Sometimes I just don’t have it. The lecture I’m supposed to make is clear in my head, but the words come out in jumbles.
Frankly, it’s embarrassing. I have a class to impress. If I don’t impress them, engage them, they lose interest. They lose interest and I’m a failure or, at least, feel like I am.
I can see the loss of students’ interest in all kinds of ways. Eyelids flutter. Students look lost. They play with their phones during the lecture, which is particularly disturbing because it distracts me and throws me further off my game. A few students whisper to each other. In extreme cases, they laugh. This makes me think they are laughing at me. I get more distracted. The more distracted I get, the more likely I am to lose them further.
I try to stay on my game. I know my stuff. Lectures about the formation of Farmers’ Alliances and the development of the Populist movement spill from my lips. The labor movement erupts like a spring out of a bluff face. I can talk at great length about the development of the Jim Crow South and the nation’s racist heritage. In my pre-Reconstruction classes, colonial history comes easy to me. From the Stamp Act to the Compromise of 1850, I have my shit together.
But some days, like today, I don’t prepare like I should. As my lecture outlines advance, it’s as if I’m reading these things for the very first time. I struggle to make connections between one event or trend to others. On days I haven’t prepared, the words don’t flow, they tumble. They are clumsy and fall all over themselves.
I know what I have to do but I procrastinate and skip that work. Since I have a 9 a.m. class, I have to do homework on the weekends so that I’m that confident, self-assured teacher I need to be. I always let it go until Sunday. Sundays, however, are the last days I feel like working. I didn’t work yesterday. I can’t tell you that today’s lecture was a failure, but it wasn’t a complete success. I saw some eyelids droop. A kid who sits in the back because he really doesn’t want to be in class started fiddling with his phone. A few students sat with 1,000-yard stares, unaware they even attended class. In a couple of instances, I could see students doodling. They were bored.
Over the years, I’ve found that the secret to teaching is either staying one step in front of students or acting like I’m one step ahead. I don’t need a greater education than the students, I just have to know a few things that they don’t.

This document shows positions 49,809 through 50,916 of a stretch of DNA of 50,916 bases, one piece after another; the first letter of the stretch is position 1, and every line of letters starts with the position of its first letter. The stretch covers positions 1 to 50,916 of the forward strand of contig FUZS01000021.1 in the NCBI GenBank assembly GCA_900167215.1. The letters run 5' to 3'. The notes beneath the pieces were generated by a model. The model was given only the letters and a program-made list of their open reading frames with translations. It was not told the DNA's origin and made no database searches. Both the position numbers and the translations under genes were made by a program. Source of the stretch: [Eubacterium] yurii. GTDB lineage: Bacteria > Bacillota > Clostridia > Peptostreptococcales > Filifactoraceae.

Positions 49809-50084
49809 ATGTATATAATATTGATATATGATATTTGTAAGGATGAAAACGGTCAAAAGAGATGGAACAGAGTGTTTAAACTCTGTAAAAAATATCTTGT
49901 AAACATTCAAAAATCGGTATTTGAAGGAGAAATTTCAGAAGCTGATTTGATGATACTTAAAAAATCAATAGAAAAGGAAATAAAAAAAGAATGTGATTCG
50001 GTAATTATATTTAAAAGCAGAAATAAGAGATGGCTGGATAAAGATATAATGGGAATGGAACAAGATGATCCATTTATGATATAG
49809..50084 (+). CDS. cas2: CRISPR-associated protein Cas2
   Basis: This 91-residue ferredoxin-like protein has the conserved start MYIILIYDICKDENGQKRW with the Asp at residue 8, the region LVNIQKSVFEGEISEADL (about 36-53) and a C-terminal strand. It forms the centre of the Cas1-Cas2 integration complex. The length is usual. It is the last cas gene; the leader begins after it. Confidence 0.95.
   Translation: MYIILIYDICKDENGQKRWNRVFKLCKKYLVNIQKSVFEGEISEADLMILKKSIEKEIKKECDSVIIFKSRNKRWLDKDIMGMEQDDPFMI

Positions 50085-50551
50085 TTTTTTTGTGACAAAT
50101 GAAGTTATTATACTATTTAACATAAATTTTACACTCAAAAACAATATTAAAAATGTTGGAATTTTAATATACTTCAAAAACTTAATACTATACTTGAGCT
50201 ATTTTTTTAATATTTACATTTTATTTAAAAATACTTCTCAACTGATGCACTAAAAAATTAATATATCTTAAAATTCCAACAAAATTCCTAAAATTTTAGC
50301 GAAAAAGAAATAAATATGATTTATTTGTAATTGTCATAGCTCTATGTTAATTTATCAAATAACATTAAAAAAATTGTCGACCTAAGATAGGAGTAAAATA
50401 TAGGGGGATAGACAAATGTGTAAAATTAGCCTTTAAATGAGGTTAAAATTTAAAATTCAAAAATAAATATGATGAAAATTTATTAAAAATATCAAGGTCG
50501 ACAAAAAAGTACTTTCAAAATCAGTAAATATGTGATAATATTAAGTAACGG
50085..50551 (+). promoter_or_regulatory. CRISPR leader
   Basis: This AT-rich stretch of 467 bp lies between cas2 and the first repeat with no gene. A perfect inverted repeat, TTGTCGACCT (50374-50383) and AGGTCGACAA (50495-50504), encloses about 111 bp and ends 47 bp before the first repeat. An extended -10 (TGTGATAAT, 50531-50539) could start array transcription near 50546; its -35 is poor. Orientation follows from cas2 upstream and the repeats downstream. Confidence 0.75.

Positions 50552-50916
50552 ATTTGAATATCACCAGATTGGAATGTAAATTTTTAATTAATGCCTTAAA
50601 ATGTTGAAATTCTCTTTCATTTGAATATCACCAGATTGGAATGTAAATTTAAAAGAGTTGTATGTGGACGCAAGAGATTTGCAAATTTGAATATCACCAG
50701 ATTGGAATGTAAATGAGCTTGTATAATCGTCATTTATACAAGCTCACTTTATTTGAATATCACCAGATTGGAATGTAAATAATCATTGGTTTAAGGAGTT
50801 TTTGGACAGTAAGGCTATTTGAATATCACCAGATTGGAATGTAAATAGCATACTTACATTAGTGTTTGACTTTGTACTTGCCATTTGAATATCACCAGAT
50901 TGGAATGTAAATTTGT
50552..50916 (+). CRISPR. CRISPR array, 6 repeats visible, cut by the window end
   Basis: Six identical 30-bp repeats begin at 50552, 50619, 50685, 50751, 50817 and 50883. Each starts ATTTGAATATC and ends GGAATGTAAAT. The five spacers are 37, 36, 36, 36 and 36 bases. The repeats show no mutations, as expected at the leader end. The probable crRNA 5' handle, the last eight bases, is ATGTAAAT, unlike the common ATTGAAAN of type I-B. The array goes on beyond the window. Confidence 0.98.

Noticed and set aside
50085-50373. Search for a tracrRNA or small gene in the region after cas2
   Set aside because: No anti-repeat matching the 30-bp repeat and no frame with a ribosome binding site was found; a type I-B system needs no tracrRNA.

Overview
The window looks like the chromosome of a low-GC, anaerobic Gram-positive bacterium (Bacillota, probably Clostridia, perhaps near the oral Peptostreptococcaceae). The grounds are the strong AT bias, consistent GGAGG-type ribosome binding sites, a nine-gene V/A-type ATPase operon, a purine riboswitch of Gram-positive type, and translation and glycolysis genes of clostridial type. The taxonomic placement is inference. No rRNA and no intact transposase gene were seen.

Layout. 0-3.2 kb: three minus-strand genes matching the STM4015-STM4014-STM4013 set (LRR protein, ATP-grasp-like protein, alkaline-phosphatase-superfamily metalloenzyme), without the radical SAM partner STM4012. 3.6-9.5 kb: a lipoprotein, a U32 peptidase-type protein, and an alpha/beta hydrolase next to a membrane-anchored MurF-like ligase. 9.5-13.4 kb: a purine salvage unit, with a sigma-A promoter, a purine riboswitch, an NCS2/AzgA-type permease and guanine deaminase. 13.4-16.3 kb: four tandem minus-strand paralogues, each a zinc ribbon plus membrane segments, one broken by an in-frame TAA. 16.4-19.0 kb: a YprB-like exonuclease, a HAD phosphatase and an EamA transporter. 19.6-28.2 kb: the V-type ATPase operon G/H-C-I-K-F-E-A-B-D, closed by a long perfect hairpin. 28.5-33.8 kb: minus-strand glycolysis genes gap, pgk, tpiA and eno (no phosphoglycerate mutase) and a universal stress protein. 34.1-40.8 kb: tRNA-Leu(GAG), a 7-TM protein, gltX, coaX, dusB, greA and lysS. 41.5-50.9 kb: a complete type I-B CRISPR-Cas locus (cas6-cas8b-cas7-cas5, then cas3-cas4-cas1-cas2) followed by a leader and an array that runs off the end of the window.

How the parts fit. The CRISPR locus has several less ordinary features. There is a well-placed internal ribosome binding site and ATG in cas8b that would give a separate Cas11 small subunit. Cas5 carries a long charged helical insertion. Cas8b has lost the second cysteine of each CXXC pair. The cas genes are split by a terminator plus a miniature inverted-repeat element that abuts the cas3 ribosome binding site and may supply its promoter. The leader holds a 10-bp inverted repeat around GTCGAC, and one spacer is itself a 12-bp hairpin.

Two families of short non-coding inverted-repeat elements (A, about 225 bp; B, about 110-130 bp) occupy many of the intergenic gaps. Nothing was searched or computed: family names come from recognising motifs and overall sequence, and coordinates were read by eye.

Sometime in the past, my teaching ability sharpened. My first attempts at engaging students halted and hobbled along. I felt like I was on trial every day. I felt the expansiveness of a decent public speaker but would recoil and question myself mercilessly after class. Insomnia plagued me. Doubt haunted me. Self-reproach and loathing accompanied me.
After a time, I became more confident. Doubt and self-depredation faded. I came to evaluate my lectures rather than question them. Soon, lectures became standard. I knew my stuff and could always just use a few notes to keep me on target. I began to stray from hard-boiled criticism of my classroom presence. After a while, I taught as if it was the most natural thing in the world.
This semester, I’m actually lecturing less and engaging students with work. Two days a week in my Monday, Wednesday, Friday classes are set up as lectures. For my Tuesday-Thursday class, I lecture just one day a week, maybe part of another. One class period a week, the students work among themselves on an essay question that will appear on the examination. This week, the students will work one class period on an essay question and one to work on the first writing assignment, which the students must complete in two weeks. Since I ask a lot of students for these writing assignments, they can’t get started too early.
I actually like not lecturing all the time, as I did when I first started. I wrote every lecture from my own store of knowledge. I felt like I had to get through it and struggled to keep up with the students’ reading. Most students comprehended that the lectures were separate from the textbook. Some, however, wondered why I didn’t lecture on what was in the book. They can read. Why should I repeat what the textbook had to say?
But days like today pop up. Twinges of doubt pass through me like electricity. Did I get through to students? Did they walk away with something they didn’t have before? Were my words halting or did they fall off my tongue smoothly and without effort?
Today’s lecture could have been better. I knew the material but did not express it in a way that would make the most bored and disengaged student interested. I didn’t fail. I filled that room, dominated it. At the same time, students didn’t feel intimidated or overwhelmed. The lecture just wasn’t perfect, and I strive for perfection.
Fortunately, there’s always the next lecture. I evaluate what I did wrong or where I didn’t achieve that excellence I’m always looking for. I take those lessons into the next lecture and, hopefully, do better. Flawlessness is a tough standard but one I shoot for. Maybe someday, I’ll get there.
In the end, every class represents an experiment in prying the lids off of young minds and pouring in the poisons of analysis and self-determination. Students don’t understand that now. They may never. But some, a few, will walk out of my class and into the halls of a university. The rest will go into careers, families, and lives that they make on their own. They won’t look back and remember me. But, I hope, they will do better in their endeavors because they took my classes.